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Virtually Overlooked: Star Wars (Famicom)

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Star Wars games aren't always great. In fact, sometimes they're Masters of Teras Kasi. Sometimes they're Super Bombad Racing. They suffer from the same fate as any other licensed game: the developers put the universe before the gameplay, and insert whichever popular genre of game they feel like into a Star Wars framework, knowing that enough units will sell regardless of quality.

Namco's Famicom Star Wars game is the worst, and the best. It deviates from the source material not just to fit the genre (Super Bombad Racing required the existence of karts, for example, though in this case the game just shouldn't have been made), but seemingly at random. Somebody on the team may have heard of Star Wars, maybe. Even Soul Calibur IV, which actually isn't a Star Wars game at all, makes more sense as a Star Wars game than this.



This isn't the JVC Star Wars game that came out in the U.S. on the NES. For unknown reasons (possibly including common sense), the Namco Famicom game was never released outside of Japan. What we got was a lot more faithful.


Star Wars (the Famicom game) tells the familiar story of Luke Skywalker, who goes from planet to planet in the Millennium Falcon, fighting Jawas, Tusken Raiders, and Stormtroopers in order to rescue his friends Obi-Wan Kenobi, Chewbacca, and Han Solo. Never mind that at the point the game starts, Luke shouldn't have a lightsaber or an X-Wing, and he also shouldn't know Chewie or Han -- both of whom should be hanging out on Tatooine.

Between Luke and his goal is, more often than not, Darth Vader. But not the normal air-choking, hand-slicing Darth we came to know and root for (it's an easy choice between magical, seven-foot-tall robo-badass and Luke) -- Darth Vader has a habit of transforming into animals. Obi-Wan was wrong: Darth Vader isn't "only a master of evil" -- he's also a master of turning into a giant scorpion that kind of looks like his own helmet (crossed with Winston the cat).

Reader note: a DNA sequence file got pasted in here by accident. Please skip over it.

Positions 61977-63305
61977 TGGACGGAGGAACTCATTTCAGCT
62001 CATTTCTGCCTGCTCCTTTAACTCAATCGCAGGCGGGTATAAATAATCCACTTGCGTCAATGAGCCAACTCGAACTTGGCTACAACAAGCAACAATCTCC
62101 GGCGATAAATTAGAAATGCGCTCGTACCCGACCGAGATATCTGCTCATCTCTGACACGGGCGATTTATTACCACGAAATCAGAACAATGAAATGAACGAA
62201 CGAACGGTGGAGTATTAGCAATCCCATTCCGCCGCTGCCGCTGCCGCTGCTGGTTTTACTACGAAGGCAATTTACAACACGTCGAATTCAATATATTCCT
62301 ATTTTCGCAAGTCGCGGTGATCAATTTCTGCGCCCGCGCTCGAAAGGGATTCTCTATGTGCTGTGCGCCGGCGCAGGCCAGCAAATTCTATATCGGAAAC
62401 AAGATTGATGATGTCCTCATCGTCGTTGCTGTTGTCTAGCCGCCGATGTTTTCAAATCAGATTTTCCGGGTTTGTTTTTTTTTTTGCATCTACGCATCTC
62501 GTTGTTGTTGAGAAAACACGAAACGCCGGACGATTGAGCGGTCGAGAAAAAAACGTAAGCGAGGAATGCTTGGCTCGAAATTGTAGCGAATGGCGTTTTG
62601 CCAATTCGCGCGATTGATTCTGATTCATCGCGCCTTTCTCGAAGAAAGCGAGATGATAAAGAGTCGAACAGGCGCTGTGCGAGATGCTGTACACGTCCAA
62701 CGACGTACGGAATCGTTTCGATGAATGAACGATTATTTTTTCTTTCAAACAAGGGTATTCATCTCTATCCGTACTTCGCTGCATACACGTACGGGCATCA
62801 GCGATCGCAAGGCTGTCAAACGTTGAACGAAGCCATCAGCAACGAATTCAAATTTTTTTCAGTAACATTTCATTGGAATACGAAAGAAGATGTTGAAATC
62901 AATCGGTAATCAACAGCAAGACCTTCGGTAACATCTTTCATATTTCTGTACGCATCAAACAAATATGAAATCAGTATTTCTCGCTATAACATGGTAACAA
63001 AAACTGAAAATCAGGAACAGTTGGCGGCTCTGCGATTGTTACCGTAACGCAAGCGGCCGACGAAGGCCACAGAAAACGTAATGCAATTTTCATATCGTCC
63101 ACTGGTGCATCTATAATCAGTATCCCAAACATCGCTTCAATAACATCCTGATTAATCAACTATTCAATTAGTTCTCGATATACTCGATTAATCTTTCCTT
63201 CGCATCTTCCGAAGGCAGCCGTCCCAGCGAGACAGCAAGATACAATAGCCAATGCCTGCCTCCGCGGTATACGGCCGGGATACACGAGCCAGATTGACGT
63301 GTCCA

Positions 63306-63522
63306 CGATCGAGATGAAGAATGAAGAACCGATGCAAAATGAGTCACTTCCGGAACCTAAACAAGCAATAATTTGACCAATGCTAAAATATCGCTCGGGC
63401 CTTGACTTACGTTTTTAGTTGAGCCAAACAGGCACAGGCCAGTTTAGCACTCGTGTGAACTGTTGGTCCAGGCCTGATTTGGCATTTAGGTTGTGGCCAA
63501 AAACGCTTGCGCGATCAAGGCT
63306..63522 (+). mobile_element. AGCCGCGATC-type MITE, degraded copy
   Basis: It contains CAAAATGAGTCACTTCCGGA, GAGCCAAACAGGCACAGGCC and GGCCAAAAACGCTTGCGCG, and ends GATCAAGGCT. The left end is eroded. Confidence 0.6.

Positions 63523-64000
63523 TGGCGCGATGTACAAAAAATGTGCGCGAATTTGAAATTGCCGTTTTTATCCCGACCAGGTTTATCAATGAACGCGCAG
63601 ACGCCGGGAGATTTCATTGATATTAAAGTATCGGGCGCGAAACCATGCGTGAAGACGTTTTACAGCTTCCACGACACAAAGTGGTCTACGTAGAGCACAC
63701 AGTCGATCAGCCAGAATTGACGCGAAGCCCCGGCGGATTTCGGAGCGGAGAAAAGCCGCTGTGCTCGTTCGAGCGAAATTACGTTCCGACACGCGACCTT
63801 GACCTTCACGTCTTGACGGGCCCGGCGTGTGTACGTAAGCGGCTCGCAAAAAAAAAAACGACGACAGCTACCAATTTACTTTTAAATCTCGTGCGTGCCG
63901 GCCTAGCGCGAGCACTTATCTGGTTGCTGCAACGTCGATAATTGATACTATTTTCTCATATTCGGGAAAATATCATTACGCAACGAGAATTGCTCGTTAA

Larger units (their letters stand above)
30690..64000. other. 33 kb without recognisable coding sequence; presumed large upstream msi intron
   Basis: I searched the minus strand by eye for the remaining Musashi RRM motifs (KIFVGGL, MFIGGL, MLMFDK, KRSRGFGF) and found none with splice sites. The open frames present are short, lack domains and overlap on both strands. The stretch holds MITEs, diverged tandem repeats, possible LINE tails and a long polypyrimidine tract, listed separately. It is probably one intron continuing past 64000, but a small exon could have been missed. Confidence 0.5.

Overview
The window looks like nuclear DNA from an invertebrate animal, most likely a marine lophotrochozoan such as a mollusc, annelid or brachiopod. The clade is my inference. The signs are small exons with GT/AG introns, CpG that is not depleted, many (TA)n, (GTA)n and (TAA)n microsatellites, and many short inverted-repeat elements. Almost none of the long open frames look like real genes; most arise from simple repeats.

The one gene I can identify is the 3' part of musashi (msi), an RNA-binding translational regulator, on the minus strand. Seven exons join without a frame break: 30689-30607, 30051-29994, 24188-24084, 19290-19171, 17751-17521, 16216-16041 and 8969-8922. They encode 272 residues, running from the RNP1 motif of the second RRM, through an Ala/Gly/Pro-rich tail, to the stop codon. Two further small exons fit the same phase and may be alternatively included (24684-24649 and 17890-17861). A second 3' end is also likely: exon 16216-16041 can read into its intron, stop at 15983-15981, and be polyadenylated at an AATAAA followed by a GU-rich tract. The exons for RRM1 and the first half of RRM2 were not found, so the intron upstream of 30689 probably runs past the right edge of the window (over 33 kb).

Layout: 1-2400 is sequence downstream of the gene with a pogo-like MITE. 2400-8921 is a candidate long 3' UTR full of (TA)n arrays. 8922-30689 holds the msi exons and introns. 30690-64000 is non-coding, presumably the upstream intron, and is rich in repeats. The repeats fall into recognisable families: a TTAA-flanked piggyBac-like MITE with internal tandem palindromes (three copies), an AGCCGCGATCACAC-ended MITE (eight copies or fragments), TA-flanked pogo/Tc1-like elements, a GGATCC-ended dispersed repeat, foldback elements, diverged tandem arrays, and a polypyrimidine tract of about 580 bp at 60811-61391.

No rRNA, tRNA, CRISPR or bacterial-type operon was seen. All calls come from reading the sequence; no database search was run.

To battle these Vader ... things, Luke has an assortment of Force powers (which he shouldn't yet, especially given that in the game Obi-Wan is trapped on the very Egyptian planet Kessel). He can float, stop time, and do other stuff that isn't just hearing Obi-Wan and making guys think that these aren't the droids they're looking for.

Sure, a really terrible Japan-exclusive licensed game would seem like an unlikely choice for the Virtual Console, but Takara Tomy put Transformers: Convoy no Nazo up. After that, quality seems like a poor predictor of Virtual Console eligibility.

[Images via Duck-Logic/VGMuseum; inspired by Wired's "Tainted Tie-Ins"]

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